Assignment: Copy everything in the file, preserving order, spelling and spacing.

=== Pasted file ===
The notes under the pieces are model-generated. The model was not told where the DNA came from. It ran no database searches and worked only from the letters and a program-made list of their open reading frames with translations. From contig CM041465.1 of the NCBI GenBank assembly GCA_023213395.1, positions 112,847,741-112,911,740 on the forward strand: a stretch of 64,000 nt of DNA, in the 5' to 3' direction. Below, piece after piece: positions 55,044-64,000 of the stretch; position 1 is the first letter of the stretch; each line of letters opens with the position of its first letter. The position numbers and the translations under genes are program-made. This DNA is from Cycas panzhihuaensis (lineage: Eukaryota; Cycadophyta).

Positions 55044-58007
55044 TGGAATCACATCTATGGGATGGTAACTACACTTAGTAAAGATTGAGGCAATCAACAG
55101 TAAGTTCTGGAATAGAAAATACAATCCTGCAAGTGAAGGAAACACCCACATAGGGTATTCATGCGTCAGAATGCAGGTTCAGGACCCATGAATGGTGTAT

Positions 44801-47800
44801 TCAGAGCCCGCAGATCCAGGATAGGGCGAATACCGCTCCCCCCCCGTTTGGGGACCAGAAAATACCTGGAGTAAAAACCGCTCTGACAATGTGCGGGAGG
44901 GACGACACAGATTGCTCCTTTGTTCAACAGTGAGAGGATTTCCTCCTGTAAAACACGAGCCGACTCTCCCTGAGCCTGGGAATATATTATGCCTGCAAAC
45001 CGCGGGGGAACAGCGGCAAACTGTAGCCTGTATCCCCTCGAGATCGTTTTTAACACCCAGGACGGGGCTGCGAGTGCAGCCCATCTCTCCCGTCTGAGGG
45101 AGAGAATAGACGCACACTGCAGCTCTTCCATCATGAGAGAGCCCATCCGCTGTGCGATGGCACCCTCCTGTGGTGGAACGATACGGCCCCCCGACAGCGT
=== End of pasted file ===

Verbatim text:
The notes under the pieces are model-generated. The model was not told where the DNA came from. It ran no database searches and worked only from the letters and a program-made list of their open reading frames with translations. From contig CM041465.1 of the NCBI GenBank assembly GCA_023213395.1, positions 112,847,741-112,911,740 on the forward strand: a stretch of 64,000 nt of DNA, in the 5' to 3' direction. Below, piece after piece: positions 55,044-64,000 of the stretch; position 1 is the first letter of the stretch; each line of letters opens with the position of its first letter. The position numbers and the translations under genes are program-made. This DNA is from Cycas panzhihuaensis (lineage: Eukaryota; Cycadophyta).

Positions 55044-58007
55044 TGGAATCACATCTATGGGATGGTAACTACACTTAGTAAAGATTGAGGCAATCAACAG
55101 TAAGTTCTGGAATAGAAAATACAATCCTGCAAGTGAAGGAAACACCCACATAGGGTATTCATGCGTCAGAATGCAGGTTCAGGACCCATGAATGGTGTAT

Positions 44801-47800
44801 TCAGAGCCCGCAGATCCAGGATAGGGCGAATACCGCTCCCCCCCCGTTTGGGGACCAGAAAATACCTGGAGTAAAAACCGCTCTGACAATGTGCGGGAGG
44901 GACGACACAGATTGCTCCTTTGTTCAACAGTGAGAGGATTTCCTCCTGTAAAACACGAGCCGACTCTCCCTGAGCCTGGGAATATATTATGCCTGCAAAC
45001 CGCGGGGGAACAGCGGCAAACTGTAGCCTGTATCCCCTCGAGATCGTTTTTAACACCCAGGACGGGGCTGCGAGTGCAGCCCATCTCTCCCGTCTGAGGG
45101 AGAGAATAGACGCACACTGCAGCTCTTCCATCATGAGAGAGCCCATCCGCTGTGCGATGGCACCCTCCTGTGGTGGAACGATACGGCCCCCCGACAGCGT